Twitter removed a tweet from former prime minister of Malaysia Mahathir Mohamad for violating its rules banning the glorification of violence.
In the tweet, which was part of a longer thread about Muslims living in France, Mohamad said that “Muslims have a right to be angry and kill millions of French people for the massacres of the past.” The thread appears to have been sparked by a suspected terrorist incident in the French city of Nice on Thursday, in which three people were killed in a knife attack.
The tweet served as a catalyst for anger on Twitter, with many people responding to Mohamad using Islamophobic memes and insults.
Cedric O, France’s secretary of state for the digital economy, condemned Mohamad’s tweet and called for Twitter to suspend his account. “If not, Twitter would be an accomplice to a formal call for murder,” he said in his own tweet.
Twitter left the tweet up for more than three hours on Thursday morning before taking action. At first it added a disclaimer in which it explained that the tweet violated its rules but was being left up because it was in the public interest. The company later decided to remove the tweet completely, although the rest of the thread remains.
According to a spokesperson for Twitter, the tweet was removed for violating its policy on glorification of violence. The policy stipulates that users may not share content on the service that includes violent threats against an individual or a group of people, regardless of context.
Mohamad couldn’t be reached for comment. He is the latest figure on the world stage to fall foul of Twitter’s rules, after President Donald Trump had several tweets obscured for violating the company’s policies regarding the spread of coronavirus misinformation.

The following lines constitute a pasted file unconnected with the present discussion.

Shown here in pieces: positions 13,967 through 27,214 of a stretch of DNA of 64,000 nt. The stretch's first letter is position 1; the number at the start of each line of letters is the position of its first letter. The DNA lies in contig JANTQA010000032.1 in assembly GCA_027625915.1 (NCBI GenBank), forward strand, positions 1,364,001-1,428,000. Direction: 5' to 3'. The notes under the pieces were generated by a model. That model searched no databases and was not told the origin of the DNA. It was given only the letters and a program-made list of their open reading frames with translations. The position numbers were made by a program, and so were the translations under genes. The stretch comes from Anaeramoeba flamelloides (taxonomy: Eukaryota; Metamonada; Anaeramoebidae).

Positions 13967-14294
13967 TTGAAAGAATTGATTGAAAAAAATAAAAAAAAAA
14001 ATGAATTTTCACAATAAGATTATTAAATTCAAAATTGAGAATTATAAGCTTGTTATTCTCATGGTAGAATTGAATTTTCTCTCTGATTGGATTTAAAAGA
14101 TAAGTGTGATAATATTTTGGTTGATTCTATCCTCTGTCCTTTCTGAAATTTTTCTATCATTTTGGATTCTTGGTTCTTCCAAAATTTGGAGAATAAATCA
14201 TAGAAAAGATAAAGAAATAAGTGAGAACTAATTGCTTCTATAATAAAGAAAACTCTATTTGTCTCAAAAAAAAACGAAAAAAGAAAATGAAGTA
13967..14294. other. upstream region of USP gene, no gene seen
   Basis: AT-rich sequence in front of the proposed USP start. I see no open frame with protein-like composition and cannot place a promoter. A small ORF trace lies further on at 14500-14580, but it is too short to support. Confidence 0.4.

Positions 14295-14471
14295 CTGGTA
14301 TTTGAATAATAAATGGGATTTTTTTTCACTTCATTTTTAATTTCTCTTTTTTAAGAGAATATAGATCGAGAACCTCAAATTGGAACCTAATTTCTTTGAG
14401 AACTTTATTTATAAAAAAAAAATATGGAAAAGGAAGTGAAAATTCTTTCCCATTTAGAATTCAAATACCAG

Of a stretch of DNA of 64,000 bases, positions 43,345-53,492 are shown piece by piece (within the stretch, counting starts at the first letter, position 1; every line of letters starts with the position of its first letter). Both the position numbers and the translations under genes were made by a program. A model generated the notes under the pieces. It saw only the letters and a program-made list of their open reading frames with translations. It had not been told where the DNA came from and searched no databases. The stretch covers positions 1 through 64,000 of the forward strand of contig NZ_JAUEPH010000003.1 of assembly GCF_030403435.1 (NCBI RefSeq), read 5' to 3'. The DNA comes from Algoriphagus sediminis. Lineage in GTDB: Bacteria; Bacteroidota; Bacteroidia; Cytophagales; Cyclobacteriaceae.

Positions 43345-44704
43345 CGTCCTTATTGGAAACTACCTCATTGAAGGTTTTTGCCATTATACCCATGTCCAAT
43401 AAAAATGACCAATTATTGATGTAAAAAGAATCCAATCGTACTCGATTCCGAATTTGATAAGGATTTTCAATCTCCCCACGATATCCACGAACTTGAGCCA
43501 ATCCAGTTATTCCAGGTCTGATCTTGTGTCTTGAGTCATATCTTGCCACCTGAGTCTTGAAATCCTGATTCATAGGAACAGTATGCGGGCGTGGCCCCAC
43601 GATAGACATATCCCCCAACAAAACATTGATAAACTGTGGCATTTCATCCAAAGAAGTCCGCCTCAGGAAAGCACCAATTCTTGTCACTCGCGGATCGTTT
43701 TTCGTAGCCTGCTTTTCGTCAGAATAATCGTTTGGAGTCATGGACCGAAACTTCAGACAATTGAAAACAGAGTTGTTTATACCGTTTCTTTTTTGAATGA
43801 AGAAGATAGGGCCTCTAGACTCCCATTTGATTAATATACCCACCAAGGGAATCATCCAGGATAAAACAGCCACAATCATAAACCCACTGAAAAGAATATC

Ousted as Malaysia’s leader in February, Mohamad began his thread with the capitalized statement “respect others.” He then referenced a separate terrorist attack in Paris earlier this month, in which a teacher was beheaded outside his school after showing students cartoons of the Prophet Muhammad.
Mohamad said that killing someone is “not an act that as a Muslim I would approve,” but later added that Muslims were within their rights to kill French people due to historical injustices. “By and large the Muslims have not applied the ‘eye for an eye’ law,” he added. “Muslims don’t. The French shouldn’t. Instead the French should teach their people to respect other people’s feelings.”
The attack in Nice was one of two that happened in France on Thursday, and the third such terror-linked incident to occur in the country this month, including the Paris attack. The incident also coincided with rising tensions across the country as it prepares to go back into lockdown following a spike in coronavirus cases.